Mac OS X 10.1 dominates our issue this week, as Adam looks first at the myriad details surrounding acquiring the upgrade, then focuses on the significant improvements that Apple made, and finally offers some guidance to help you decide when to upgrade. In the news, Microsoft releases a free Word X Test Drive, Apple ships a new entry-level iMac for $800, and Apple postpones the QuickTime Live conference until February of 2002. Next week: our 600th issue!
Apple Adds $800 iMac to Lineup -- The iMac product grid at Apple's online store gained a new low-cost configuration this week. The new $800 iMac is available only in Indigo, and features a 500 MHz PowerPC G3 processor, 64 MB of RAM (as opposed to 128 MB in the next model up), a 20 GB hard disk, and a CD-ROM drive (as opposed to the CD-RW drives that are otherwise standard across the line), plus the standard complement of ports on other iMac models
Microsoft Offers Word X Test Drive -- For those with Mac OS X 10.1, Microsoft is offering a free Word X Test Drive to give people a look at what's coming in the final version of Office X for Macintosh, due in a few months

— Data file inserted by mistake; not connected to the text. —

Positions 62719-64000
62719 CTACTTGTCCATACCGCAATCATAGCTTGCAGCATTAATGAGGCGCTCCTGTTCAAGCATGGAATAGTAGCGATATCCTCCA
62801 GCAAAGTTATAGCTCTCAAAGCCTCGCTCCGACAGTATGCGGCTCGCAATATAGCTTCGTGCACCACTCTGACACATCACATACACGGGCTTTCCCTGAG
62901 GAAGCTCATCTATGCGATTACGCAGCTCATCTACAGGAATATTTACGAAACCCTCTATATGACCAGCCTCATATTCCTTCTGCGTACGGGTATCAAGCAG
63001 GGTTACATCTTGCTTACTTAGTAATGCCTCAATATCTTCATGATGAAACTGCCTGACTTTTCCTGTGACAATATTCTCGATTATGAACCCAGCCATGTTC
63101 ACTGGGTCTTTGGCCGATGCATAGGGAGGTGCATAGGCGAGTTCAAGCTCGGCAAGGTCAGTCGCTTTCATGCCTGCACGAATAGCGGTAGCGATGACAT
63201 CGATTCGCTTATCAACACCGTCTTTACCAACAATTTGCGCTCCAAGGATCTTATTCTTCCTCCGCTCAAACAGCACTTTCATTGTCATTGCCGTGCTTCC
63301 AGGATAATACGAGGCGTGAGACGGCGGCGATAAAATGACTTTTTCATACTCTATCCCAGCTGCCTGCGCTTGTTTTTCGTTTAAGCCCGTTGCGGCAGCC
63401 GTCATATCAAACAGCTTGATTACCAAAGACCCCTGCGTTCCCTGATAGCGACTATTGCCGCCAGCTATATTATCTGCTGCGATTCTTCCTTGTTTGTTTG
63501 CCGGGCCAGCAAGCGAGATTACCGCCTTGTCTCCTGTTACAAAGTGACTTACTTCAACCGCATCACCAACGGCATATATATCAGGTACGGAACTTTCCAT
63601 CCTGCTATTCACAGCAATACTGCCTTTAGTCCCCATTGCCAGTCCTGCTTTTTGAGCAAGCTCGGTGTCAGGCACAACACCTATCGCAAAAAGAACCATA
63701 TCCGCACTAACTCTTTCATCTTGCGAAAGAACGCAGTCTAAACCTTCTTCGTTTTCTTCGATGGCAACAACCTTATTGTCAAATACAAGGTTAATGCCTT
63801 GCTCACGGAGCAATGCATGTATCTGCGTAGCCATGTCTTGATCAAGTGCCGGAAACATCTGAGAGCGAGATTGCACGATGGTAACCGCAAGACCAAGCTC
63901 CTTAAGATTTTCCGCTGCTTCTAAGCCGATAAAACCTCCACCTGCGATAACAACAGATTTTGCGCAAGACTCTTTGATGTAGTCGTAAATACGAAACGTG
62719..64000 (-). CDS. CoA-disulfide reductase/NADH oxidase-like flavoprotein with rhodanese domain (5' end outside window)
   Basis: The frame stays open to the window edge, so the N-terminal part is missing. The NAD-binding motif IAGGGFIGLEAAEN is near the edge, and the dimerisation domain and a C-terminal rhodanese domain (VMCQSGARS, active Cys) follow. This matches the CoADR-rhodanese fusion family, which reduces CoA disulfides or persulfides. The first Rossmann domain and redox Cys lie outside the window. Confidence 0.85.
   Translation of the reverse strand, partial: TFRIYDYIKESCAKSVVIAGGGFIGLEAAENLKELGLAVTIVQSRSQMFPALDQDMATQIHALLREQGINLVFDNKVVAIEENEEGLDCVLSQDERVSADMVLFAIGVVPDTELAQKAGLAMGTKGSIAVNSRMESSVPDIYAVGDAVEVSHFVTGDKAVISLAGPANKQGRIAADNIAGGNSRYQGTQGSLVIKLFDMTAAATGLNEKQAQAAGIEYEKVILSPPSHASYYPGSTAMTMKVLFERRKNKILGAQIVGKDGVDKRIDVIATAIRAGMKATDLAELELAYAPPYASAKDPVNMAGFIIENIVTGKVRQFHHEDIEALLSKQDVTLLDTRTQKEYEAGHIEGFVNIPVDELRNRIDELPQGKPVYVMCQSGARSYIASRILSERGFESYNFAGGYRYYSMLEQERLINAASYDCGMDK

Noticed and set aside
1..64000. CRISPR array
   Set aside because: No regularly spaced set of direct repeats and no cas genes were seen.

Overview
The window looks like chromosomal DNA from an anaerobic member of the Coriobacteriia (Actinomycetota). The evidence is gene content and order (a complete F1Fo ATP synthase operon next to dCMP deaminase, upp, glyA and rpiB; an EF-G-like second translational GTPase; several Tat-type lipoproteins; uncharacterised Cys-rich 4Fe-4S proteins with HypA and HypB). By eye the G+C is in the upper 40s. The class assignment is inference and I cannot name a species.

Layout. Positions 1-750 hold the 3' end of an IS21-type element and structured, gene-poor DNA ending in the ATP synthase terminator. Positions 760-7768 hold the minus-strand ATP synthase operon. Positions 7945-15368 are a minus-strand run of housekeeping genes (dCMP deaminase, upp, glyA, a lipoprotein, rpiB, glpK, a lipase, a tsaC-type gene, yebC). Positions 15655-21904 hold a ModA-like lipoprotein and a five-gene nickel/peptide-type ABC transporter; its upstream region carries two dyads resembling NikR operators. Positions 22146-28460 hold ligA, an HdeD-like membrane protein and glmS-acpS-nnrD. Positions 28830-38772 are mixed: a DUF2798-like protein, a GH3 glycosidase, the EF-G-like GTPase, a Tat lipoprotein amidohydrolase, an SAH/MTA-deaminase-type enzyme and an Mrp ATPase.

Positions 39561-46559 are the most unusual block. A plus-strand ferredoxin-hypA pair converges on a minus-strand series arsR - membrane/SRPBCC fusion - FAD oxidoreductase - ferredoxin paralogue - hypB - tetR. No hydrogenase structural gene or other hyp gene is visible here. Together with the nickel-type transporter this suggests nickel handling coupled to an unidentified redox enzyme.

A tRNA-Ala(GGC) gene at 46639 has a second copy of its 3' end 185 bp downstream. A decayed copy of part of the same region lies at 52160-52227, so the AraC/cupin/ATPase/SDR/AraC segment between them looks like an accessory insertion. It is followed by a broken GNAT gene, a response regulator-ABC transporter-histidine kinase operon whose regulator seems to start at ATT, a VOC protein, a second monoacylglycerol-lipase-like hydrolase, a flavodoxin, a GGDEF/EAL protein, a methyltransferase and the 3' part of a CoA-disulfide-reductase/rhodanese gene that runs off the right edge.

Apple Reschedules QuickTime Live 2001 -- In the wake of its cancellation of Apple Expo 2001 in Paris, Apple also announced last week that it is also postponing the QuickTime Live 2001 conference, originally scheduled for 08-Oct-01 through 11-Oct-01, until 10-Feb-02 through 14-Feb-02
On Saturday, 29-Sep-01, Apple started shipping the long-awaited Mac OS X 10.1, which brings the company's next-generation operating system a large step closer to the mainstream Macintosh audience.
The first four minor updates to Mac OS X 10.0 fixed bugs and made behind-the-scenes improvements to the initial release of Mac OS X
At the July 2001 Macworld Expo in New York, Steve Jobs previewed Mac OS X 10.1, wowing the audience with a demonstration that promised massive speed improvements, the return of features previously exclusive to Mac OS 9, and a host of interface tweaks to address the most glaring of Mac OS X's usability holes
The real question I'm sure many of you are asking at this point is if Mac OS X 10.1 is good enough to entice those who haven't yet set themselves up to be Apple's guinea pigs